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Topic Summary

Posted by: pmp6nl
« on: March 31, 2016, 09:13:41 pm »

Hi! I'm new. I'm curious how we're supposed to pay for land-grant schools. North Dakota fixed tuition and so UND is a few million in the hole this year. How can they possibly keep college affordable?
I think they need to do a more in-depth look at expenses. Why has tuition skyrocketed nearly 500% in the past 40 years (national average)?
Posted by: Luke
« on: December 15, 2015, 08:25:23 am »

Hi! I'm new. I'm curious how we're supposed to pay for land-grant schools. North Dakota fixed tuition and so UND is a few million in the hole this year. How can they possibly keep college affordable?
Posted by: pmp6nl
« on: February 29, 2012, 09:53:10 pm »

Thats a good question and I am not sure of the best way.  What I do know is that the current system does not work well for everyone.  Often times, students cannot get enough Stafford Loans to cover tuition (especially not enough subsidized).  Why is parent's income counted as a determining factor for loans and grants?... not all parents pay for college for their child.

Aid is essentially determined by factors related to age, marital status, undergraduate degree, veteran, have children, foster care, legal guardianship, etc.  An example of why this does not work:

Jenny is 21 and has a child.  Her parents make over 1 million dollars per year and they pay for all of Jenny's needs; Jenny does not work and attends school full time.  Jenny will likely get a Pell grant and can get the maximum amounts for Stafford Loans.

Susan is 21 and lives on her own.  She holds down 2 jobs (making on average $7/hr) and goes to school full time.  She is independent of her parents, pays her own bills, lives on her own, and does not rely on her parents in an way.  Susan's parent's make about $70,000/yr and Susan herself only makes about $7,000/yr.  Susan will probably not qualify for a Pell Grant and she will likely be limited on the subsidized loans she can get.

Sure does not sound fair to me. :banghead: -thats how it makes me feel sometimes.


Of course all of this does not take into account the rising costs of college; our inability to meet demand in certain career fields; and the fact that student loan debt has surpassed credit card debt (and the economy is bad and student loans follow you though bankruptcy, etc, etc)... all related to student aid.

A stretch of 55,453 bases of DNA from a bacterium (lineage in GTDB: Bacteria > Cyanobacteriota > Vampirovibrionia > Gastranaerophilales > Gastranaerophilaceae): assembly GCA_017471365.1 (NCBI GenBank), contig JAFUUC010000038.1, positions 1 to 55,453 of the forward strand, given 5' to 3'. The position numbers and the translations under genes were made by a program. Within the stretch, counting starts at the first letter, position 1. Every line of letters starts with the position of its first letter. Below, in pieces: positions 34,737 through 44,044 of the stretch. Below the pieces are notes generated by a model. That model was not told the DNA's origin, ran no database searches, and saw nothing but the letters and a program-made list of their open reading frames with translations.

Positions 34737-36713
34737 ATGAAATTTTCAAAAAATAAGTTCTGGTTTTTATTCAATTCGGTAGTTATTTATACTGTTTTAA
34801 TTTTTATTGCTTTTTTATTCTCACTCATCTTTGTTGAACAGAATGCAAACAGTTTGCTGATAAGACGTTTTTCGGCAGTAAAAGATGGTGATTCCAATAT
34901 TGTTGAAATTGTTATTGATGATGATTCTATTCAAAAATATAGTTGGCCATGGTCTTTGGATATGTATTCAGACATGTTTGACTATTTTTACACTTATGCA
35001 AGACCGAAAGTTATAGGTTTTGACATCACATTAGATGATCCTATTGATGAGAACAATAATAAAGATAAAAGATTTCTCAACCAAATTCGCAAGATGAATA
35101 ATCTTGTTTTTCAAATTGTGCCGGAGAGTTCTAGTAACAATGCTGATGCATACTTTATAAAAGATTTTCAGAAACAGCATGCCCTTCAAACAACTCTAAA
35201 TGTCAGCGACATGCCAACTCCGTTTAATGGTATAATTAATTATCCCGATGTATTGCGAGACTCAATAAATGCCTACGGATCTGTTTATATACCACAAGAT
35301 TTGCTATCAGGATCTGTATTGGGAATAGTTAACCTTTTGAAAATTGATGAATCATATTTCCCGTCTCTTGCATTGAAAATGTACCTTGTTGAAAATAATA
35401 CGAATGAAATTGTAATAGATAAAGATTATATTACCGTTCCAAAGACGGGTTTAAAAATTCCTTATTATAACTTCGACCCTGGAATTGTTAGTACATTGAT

Posted by: Sal Atticum
« on: February 20, 2012, 12:45:40 pm »

There are also a lot of schools that are need-blind when it comes to admissions...

I agree.  I also have issue with how some schools and the govt. defines need.  Especially in regards to financial aid.
I'm not sure I follow.  How would you define need?
Posted by: pmp6nl
« on: February 09, 2012, 12:16:21 am »

There are also a lot of schools that are need-blind when it comes to admissions...

I agree.  I also have issue with how some schools and the govt. defines need.  Especially in regards to financial aid.
Posted by: Sal Atticum
« on: February 07, 2012, 05:24:55 pm »

There are also a lot of schools that are need-blind when it comes to admissions...
Posted by: mjssoulfan1
« on: February 07, 2012, 04:47:25 pm »

Wow, thats crazy. Financial "ability" should not matter.
Posted by: pmp6nl
« on: October 06, 2011, 11:07:20 pm »

College is partly suppose to be a class evening factor, but if the ability to pay (even with loans) is part of the equation, it throws that out the window.  I am not sure why financial aid is such a big deal, they will get their money either way.  Sure they have to have a financial aid office, but most people that go to college need some sort of aid.

I am no expert in the area, but this almost seems like discrimination (at least at public universities).  At a minimum its morally wrong, to me.  Colleges, especially land-grants, are schools that are suppose to be for everyone, for the common man.  This practice of deciding based on financial aid, funding source, etc. needs to stop. :mob:

I wonder what schools in ND and SD are doing?
Posted by: gh
« on: October 03, 2011, 10:45:26 pm »

There an interesting article posted by ING that stated that more colleges are starting to look at a person's ability to pay the full cost of tuition before admission, and in some cases is was more of a factor than grades. 

Quote
A recent study conducted by Inside Higher Ed blew the doors off of the ivory tower’s surprising secret, showing that indeed, a student’s ability to pay the full-price of tuition and room and board (which can run close to $50,000 a year at some private universities) is a determinant in accepting a student. The study, which involved 462 admissions directors and enrollment managers, showed that a top goal of admissions directors is to recruit students who can pay full boat. Plus, more than half of the gatekeepers at public research universities and more than a third at four-year colleges said that they’ve been concentrating on recruiting students who can pay full price and don’t need financial aid. And admission directors at public universities said that they’re actively recruiting out-of-state and international students – after all, both groups have to pay significantly more than in-state students. But what may be the most discouraging news of all is that almost 10% of admission directors candidly admitted that the full-paying students who were admitted had on average lower test scores and grades than the other admitted students.

Read more here.


What do you think? To me, it seems like this could separate the rich from the middle class even more. Should a person's ability to pay for college matter more than grades?
anything
realistic